Monitoring heavy metal toxicity in polluted soil environments
MetadataShow full item record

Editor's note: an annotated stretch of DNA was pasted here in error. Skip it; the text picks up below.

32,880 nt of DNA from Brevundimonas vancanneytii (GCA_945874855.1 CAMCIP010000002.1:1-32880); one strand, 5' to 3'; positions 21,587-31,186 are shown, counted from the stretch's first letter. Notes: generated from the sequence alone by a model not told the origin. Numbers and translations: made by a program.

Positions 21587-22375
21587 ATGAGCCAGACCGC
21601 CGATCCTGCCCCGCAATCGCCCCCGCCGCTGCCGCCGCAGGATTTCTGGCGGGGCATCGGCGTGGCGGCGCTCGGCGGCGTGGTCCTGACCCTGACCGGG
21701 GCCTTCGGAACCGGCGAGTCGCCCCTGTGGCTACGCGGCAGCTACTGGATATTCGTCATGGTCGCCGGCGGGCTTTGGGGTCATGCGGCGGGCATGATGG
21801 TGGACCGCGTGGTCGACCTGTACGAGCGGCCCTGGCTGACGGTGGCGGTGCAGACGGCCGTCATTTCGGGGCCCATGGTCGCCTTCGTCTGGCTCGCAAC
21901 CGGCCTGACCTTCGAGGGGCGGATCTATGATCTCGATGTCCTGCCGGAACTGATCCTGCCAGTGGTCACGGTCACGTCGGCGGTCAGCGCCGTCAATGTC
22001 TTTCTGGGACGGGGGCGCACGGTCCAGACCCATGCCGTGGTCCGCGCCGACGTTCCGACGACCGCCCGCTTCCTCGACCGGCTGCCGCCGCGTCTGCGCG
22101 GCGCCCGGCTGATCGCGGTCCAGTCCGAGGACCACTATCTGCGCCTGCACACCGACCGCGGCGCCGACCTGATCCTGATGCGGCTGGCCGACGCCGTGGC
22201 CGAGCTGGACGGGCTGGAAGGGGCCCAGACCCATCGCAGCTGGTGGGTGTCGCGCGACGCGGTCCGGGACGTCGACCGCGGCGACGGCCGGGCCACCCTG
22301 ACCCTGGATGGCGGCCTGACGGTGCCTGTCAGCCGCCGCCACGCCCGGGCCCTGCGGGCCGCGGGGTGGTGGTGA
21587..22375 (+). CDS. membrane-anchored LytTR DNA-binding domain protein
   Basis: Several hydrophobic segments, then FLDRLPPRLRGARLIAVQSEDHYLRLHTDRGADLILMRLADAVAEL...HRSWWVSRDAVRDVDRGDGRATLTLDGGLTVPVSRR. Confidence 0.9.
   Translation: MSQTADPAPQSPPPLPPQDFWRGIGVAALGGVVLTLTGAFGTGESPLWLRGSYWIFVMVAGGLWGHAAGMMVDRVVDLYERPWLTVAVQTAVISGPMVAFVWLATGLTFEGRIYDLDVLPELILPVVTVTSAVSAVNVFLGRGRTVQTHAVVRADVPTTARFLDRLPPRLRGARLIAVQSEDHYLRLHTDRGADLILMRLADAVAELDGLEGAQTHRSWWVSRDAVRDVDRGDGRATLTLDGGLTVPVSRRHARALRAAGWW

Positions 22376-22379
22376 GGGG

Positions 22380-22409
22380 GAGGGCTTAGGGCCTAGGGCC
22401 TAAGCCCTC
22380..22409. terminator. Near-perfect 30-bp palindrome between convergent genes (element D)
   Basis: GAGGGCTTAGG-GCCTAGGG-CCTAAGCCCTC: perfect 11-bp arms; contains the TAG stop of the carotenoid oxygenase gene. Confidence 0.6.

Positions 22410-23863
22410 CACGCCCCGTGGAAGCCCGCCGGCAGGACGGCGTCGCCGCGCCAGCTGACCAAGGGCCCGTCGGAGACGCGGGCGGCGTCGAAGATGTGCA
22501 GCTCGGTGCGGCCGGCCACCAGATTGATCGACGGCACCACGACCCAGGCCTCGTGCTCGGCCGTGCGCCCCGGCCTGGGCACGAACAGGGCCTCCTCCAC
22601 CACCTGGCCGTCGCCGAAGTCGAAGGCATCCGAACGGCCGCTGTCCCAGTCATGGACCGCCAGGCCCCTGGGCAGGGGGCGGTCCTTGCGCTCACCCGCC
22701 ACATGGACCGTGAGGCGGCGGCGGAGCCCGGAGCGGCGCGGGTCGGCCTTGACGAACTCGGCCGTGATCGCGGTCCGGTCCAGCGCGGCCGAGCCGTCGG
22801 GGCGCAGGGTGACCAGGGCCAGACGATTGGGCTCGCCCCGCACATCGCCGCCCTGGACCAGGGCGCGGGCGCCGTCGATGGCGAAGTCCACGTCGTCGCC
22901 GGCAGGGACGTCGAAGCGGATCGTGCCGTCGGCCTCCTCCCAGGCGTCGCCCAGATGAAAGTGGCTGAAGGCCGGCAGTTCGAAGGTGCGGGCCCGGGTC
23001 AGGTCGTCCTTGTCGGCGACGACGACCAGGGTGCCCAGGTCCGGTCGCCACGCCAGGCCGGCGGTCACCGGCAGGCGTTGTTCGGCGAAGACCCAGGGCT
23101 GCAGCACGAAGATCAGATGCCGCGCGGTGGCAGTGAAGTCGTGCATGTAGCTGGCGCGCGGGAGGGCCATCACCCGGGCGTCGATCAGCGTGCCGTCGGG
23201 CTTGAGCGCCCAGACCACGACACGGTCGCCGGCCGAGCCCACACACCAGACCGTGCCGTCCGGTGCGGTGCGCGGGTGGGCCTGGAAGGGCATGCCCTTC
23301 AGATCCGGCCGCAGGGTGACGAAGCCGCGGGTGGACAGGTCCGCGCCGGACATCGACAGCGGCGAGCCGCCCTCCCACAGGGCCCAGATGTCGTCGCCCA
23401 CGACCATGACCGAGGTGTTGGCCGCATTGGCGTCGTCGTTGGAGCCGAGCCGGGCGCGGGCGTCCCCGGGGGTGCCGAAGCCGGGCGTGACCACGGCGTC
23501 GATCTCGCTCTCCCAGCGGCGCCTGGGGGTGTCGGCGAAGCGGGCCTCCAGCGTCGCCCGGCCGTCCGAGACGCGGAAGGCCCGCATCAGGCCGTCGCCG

Heavy metal contamination of soil is a concern in society today. However, there is a lack of suitable methods to predict consistently the bioavailability and mobility of heavy metals in the soil environment. A series of laboratory and growth chamber experiments were conducted to investigate the use of ion exchange membranes as heavy metal accumulators, to monitor heavy metal bioavailability and mobility in soils, and to speciate heavy metals into "labile" and "nonlabile" pools in contaminated soils. A method based on the use of ion exchange resin membranes, impregnated with the chelating agent DTPA, was developed and assessed. Anion exchange membranes were treated with disodium-DTPA to form a chelating cation exchange membrane referred to as AEM-DTPA. The chelate-impregnated membrane has high selectivity to complex and exchange with polyvalent metal cations in soil environments. A burial procedure was developed in which an AEM-DTPA membrane strip is buried directly in soil at saturated moisture condition for 60 minutes. Removal of the adsorbed metal ions from the resin membrane was accomplished by elution with 20 mL of 1 N HCI for 60 minutes. Metal concentration in the eluent was then determined by atomic absorption spectrophotometry (AAS). Four plant non-essential metals: Cd, Cr, Ni and Pb, which are of great concern as metal contaminants in sewage sludge and other waste products applied to land, were studied in a growth chamber experiment with three representative crops and two soils, using the AEM-DTPA as a biotoxicity indicator. Correlation analysis between Cd and Ni availability as given by the newly developed membrane burial method and Cd and Ni concentration in the three representative crops (radish, lettuce and oats) indicated that buried AEM-DTPA membrane could be used as a sensitive indicator of Cd and Ni toxicity in polluted soil environments. The Cr and Pb availability predicted by the membrane burial method was also significantly correlated to Cr and Pb concentration in radish and lettuce leaves and was significantly correlated with heavy metal spike rate and the conventional DTPA soil test. The critical levels for heavy metal toxicity varied widely from crop to crop, and soil to soil. Lettuce was more sensitive to heavy metal toxicity than radish and oats. The critical levels ofDTPA-extractable Cd and membrane-adsorbed Cd corresponding to a 10% reduction in dry matter yield were 1.1 mg kg! and 0.02 µg cm-2, respectively for lettuce grown on the Asquith sandy loam soil and 2.3 mg kg-l and 0.03 µg cm-2, respectively for lettuce grown on the Keatley clay loam soil. The AEM-DTPA membrane was also tested for its suitability in routine plant tissue testing. The resin method successfully predicted Cd and Cr concentration in radish leaves and was correlated with Cd and Cr spike rate, but failed to predict Ni and Pb concentration in radish tissue and all four metals in lettuce and oat tissue. The AEM-DTPA membrane accumulates Cd, Cr and Pb cations from soil in a manner indicative of diffusion-controlled phenomena. The quantities of the four metals adsorbed by the resin membrane from standard solutions indicates that the AEM-DTPA resin membrane has the highest affinity for Pb. However, when the AEM-DTPA membrane was burled in the soil, the membrane showed the highest uptake of Ni. Overall, the AEM-DTPA membrane accumulates heavy metals as a sink or a dynamic exchanger during long-term burial, as regulated by properties controlling metal diffusion through soils and the solubility of the metal in the soil. The potential advantages of using AEM impregnated with DTPA in a soil-burial application are twofold: (1) the method is based on fundamental chemical and kinetic principles that are operative in metal movement and adsorption in the rhizosphere; and (2) the method can eliminate soil sampling, drying, grinding, and the associated physicochemical changes resulting from sample handling. The disadvantages of the AEMD1PA method are: 1) a fmite adsorption capacity which may lead to resin saturation in highly contaminated soils; 2) the exchange sites could be blocked by hydrophobic compounds; and 3) the release and/or degradation of the chelating agent could be a problem for long term burial. Ion exchange membrane was also evaluated as a tool in assessing heavy metal speciation in soils. By using a sequence of strong acid and weak-acid cation-exchangers (H+ and Na+ form) and chelating agent, extractable metals can be determined at pH values ranging from 3 to 9. The total soluble metal content of Cd, Cr, Ni and Pb in the contaminated soils was subdivided into (i) low-pH labile, (ii) weak-acid labile, (iii) weakbase labile, (iv) high-pH labile and (v) non-adsorbable forms using cation and anion exchange membranes. In the procedure developed, soil suspensions are mixed for 12 h with different types of resin membranes and the cations transferred from the soil are subsequently eluted from the membranes using 1 N RCI. The HCI extracts are then analyzed for Cd, Cr, Ni and Pb. Analysis of the aqueous phase left in contact with the soil residue gives the amount of non-labile species released. Low pH labile fraction constituted the largest proportion of the added metal in poorly buffered (sandy) soils. Weak acid and base labile fractions were typically highest in highly buffered soils. Clearly, metal contaminated soils most likely to cause environmental damage are sandy textured soils subject to acidification, although the production of chelating substances by roots and microorganisms may also mobilize considerable quantities of metal in soils of high clay content. The cation exchange membrane and AEM-DTPA membrane were tested to see whether they can be used as heavy metal collectors and determine the extent of metal leaching. In contaminated soils, neither CEM nor AEM-DTPA membrane could be used as heavy metal collectors in long-term burial trials. Anion exchange membrane pretreated with DTPA increased the leaching of Cd, Ni and Zn from the soil, probably due to the release of chelating agent from the membrane when buried longer than 24 h. Small amounts of chelating agent released from the membrane slightly acidify the test medium, and increase the solubility and mobility of these metals in the soil.